Part 4: In Which Twin Brothers Go In Different Directions

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This was not just another Easter Sunday for Ethan Stanwood. This was the first day that he was truly allowed out of the house since January. The Stanwood family was headed to church, and while many people would not think of attending services as any sort of liberation, Ethan was happy to leave nonetheless.

He was eager to see his cousin Theodore. He was not as eager to see his Aunt Beatrice, but if he wanted to spend time with his favorite cousin, he'd have to tolerate her. Besides, Ethan was quite sure he'd rather be at church with his aunt than his bedroom, where he had just spent months trapped in a sickbed. That room was filled with memories of illness and pain he'd endured in his twelve years of life.

He examined his pale-faced reflection in the mirror. His facial features were very like his father's, and had Marcus Stanwood's deep brown hair as well. He fixed his tie. Ethan was glad that he was taught at an early age to dress himself. He knew of many others who did not have the skill, including his own father. He could barely tie his shoes. It just showed that, sometimes, even a doctorate from Cambridge was not enough to help a man do the simplest of tasks.

"Sam, I wish we could take you with us, but they still don't let androids in the church," Ethan said to his companion, who sat on the chair beside the bed. Sam, at little over three feet in height, was way too short to be of any assistance to Ethan as far as helping him dress.

Sam leaped off the chair and clung to Ethan's leg. His metallic body and squat head were hard and sometimes chilly to the touch. However, this did not matter in the least to Ethan; he was completely accustomed to getting embraced by an automaton. Sam had been doing that since the day he was created, a day Ethan remembered very well. His father had built Sam, but for some reason was nervous about how Sam would behave around Ethan. It turned out that his father had nothing to worry about; Sam had been devoted, especially to Ethan, since the very beginning.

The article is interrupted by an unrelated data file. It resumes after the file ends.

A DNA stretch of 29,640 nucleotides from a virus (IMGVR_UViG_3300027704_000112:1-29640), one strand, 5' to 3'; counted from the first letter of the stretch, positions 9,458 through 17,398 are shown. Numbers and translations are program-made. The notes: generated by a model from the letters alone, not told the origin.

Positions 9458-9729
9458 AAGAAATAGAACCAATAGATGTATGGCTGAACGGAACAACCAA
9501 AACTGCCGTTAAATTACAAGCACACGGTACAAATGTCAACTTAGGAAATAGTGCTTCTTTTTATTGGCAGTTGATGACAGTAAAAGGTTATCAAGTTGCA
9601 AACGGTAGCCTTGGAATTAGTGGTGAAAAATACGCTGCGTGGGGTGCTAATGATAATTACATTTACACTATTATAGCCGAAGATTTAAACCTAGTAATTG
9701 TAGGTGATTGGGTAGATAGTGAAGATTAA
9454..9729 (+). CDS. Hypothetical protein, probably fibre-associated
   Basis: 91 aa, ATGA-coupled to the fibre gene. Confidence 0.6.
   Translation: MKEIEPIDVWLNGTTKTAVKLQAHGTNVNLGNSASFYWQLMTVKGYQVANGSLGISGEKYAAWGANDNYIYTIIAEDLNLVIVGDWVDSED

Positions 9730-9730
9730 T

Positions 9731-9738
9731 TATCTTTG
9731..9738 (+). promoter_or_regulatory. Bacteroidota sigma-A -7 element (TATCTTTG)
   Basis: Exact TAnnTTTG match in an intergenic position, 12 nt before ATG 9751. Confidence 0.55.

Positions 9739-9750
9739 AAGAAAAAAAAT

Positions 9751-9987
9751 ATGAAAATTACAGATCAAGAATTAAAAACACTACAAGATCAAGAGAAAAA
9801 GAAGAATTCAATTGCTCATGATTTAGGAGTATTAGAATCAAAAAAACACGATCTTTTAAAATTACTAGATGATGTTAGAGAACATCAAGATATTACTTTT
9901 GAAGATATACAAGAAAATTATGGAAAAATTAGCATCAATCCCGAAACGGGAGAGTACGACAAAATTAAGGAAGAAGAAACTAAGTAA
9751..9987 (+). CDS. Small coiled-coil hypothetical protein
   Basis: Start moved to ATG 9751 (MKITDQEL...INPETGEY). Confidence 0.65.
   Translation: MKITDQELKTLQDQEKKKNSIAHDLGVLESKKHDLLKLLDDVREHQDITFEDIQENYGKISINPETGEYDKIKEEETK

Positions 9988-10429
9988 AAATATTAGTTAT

"Aren't you dressed yet?" his father called up the stairs. "Malcolm's already here!"

Ethan opened his bedroom door slightly so he could yell down, "I'm coming!"

"I've heard that Christmas is coming someday as well!" Marcus retorted.

Ethan groaned. His father had this tendency to rush everything, and constantly badgered Ethan for being too slow. All he had to do now was find an appropriate hat to wear. His shoes were tight, but they were the shiniest pair he owned, so he had to deal with it.

Ethan threw himself down the stairs to get there fast enough to please his father. Uncle Malcolm was indeed already there, and stood next to Marcus. "Ethan, it is so good to see you looking well again," Malcolm told him.

"He only just recently began to show a little more color in his face," Marcus reported.

"Yes, I can see." Ethan faced the twins' hazel-eyed gazes. Those hazel eyes were the very things that Ethan did not inherit from his father; his eyes were cobalt blue rather than the traditional color of all the Stanwood men's eyes.

In that moment, he could see why most people could not tell the difference between Marcus and Malcolm. When they made an effort to dress alike, it was especially difficult for most people.

"Where's Theo?" Ethan asked.

"He's waiting in our carriage," Uncle Malcolm told him.

Ethan looked up to Marcus. "May I ride with them, Father?"

"No, but Theodore could ride with us," Marcus suggested.

"I'll get him." Malcolm strode off, and Marcus followed. Ethan turned to see his grandmother, Sophia Ballard, standing in the doorway of her parlor. She was splendid in her Easter finery, even going so far as to wear a bonnet over her gray hair. Ethan felt a bit under dressed on account of how bedecked everyone else seemed to be.

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